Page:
Reviewed by Captain Roger F. Jones, U.S. Navy (Retired)
This book describes how twenty-two relatively unknown Americans initially fought beside the British by serving in the Royal Navy during the early years of World War II. During this period, the United States remained a neutral county, although Nazi Germany had already either annexed or conquered Austria, Czechoslovakia, Poland, and France, with the subjugation of Great Britain as its next objective. It is a remarkable story of idealism and bravery that one seldom reads about in a military-adverse press today. To a large degree, these volunteers followed in the footsteps of those Americans who fought in World War I with the French and British, before the U.S. jettisoned neutrality and joined the Allies against Imperial Germany.
While each volunteer had unique background and experience they could offer, there were several defining characteristics they shared. Perhaps overriding everything else, there was a desire to oppose the Nazi blitzkrieg on moral grounds. Unlike their countrymen who flew Spitfires in the Battle of Britain, these men fought out of the public sight, such as deck officers on Royal Navy ships escorting convoys across the North Atlantic during a time when German U-boats were exacting a terrible toll in lives and ships. Of particular interest, the authors persuaded a former Kriegsmarine U-boat captain, Otto von Bülow, to write a brief reflection on the war at that time, for inclusion in this book.
The larger part of the book is organized largely along chronological lines, and provides a sense of how these individual volunteers fitted into the major events of the war as they evolved. This does present some challenge to the reader to try to follow the continuity of each individual’s experience. A call by the reviewer to one of the authors also brought out that, since the amount of information on each person varied from extensive to very little, it made more sense to follow the group’s experiences in the course of the time line of the war rather than attempting to construct twenty two chapters that describe each individual’s experiences in the course of the war. Nevertheless, there are extensive biographical notes on each of the volunteers near the end of the book that provide as much information as obtainable about their lives apart from wartime operations.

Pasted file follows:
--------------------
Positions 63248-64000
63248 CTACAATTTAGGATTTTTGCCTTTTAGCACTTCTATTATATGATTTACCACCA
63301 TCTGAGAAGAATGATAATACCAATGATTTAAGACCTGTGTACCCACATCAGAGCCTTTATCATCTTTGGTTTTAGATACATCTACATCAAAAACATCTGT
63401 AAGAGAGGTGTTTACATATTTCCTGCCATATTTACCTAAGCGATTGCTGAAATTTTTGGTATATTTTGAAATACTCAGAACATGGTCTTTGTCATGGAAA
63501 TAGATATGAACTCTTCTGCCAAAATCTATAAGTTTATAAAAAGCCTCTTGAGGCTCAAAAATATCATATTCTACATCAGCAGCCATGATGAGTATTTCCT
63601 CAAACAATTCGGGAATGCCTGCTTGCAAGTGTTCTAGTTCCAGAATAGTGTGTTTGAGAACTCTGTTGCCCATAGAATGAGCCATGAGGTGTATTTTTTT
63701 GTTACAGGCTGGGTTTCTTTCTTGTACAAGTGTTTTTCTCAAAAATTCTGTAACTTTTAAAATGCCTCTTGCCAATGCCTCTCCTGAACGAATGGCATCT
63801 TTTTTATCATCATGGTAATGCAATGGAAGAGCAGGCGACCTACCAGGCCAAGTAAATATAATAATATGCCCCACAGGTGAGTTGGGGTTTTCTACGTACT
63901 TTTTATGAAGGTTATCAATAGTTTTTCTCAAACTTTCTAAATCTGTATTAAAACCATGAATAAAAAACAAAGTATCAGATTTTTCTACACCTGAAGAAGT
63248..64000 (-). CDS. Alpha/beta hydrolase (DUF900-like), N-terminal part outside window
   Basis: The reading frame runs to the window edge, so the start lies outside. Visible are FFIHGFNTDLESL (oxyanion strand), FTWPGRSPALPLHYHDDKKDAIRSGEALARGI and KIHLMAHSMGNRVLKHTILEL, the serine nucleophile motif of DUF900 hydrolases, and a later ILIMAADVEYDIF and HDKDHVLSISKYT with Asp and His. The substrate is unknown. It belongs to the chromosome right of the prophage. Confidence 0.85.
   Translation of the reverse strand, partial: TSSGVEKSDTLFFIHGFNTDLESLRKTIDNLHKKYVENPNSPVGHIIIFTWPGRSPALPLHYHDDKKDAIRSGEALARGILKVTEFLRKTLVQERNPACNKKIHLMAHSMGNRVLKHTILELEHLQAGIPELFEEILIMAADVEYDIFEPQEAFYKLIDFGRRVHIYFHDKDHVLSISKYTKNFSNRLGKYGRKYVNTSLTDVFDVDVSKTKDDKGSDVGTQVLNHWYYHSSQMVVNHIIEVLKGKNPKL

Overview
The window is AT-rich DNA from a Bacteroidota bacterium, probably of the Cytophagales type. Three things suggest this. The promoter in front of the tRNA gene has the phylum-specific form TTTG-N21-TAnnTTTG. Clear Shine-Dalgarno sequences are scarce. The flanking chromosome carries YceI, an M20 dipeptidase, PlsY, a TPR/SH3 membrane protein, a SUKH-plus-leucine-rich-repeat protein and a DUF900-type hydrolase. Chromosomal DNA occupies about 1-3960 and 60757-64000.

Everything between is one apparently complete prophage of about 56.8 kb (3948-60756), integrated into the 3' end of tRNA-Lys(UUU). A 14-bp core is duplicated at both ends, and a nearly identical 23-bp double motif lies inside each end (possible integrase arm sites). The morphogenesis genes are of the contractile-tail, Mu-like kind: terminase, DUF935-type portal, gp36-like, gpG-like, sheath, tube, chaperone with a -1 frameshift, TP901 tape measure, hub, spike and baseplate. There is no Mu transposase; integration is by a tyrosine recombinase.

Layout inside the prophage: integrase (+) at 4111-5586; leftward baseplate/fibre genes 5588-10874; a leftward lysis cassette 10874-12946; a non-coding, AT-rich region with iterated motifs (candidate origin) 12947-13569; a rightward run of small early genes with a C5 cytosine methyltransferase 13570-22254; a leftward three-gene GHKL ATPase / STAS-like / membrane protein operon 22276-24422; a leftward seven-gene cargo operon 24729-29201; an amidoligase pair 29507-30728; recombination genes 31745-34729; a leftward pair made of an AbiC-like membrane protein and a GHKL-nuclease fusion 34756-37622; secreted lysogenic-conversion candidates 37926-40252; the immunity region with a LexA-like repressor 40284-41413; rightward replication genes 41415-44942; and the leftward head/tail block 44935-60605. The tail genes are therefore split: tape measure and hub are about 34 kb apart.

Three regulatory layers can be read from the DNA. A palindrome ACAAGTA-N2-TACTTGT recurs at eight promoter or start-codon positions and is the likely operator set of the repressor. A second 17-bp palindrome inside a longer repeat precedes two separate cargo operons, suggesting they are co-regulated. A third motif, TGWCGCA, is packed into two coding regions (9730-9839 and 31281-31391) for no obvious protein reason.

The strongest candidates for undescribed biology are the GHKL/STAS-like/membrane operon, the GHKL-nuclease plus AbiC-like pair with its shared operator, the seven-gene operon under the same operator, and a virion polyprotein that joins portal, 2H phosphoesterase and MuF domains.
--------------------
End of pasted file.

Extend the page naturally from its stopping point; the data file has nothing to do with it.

Passport Not Required came into being due to the unflagging interest and energy of two British authors, Ronald E. White and Charlotte Hammond, who were eager to tell the story of how these brave and idealistic men overcame many obstacles to join the Royal Navy. White served in the Royal Navy for nine years before becoming a police officer; sadly, he died a year before the publication of this book. Hammond joined White to research the material – much of which needed individual contacts to obtain.personal details (access to British service records is much more restrictive than to American ones), and families are not always eager to share such information. Between the two authors, they contacted families and friends of the volunteers, and persuaded them to share what information they could. Later, White and Hammond were joined by the third author, American Eric Dietrich-Berryman; his background as a retired U.S. Navy officer and his writing skills are well-suited to the collaboration.
This should be an interesting read for World War II buffs; both heroic and tragic stories abound.
Captain Jones served 3 years on active duty and 30 in the active reserve as a cryptologist. He also served many years as a paper reviewer in the American Chemical Society and the Society of Plastics Engineers and contributes reviews to Amazon.com.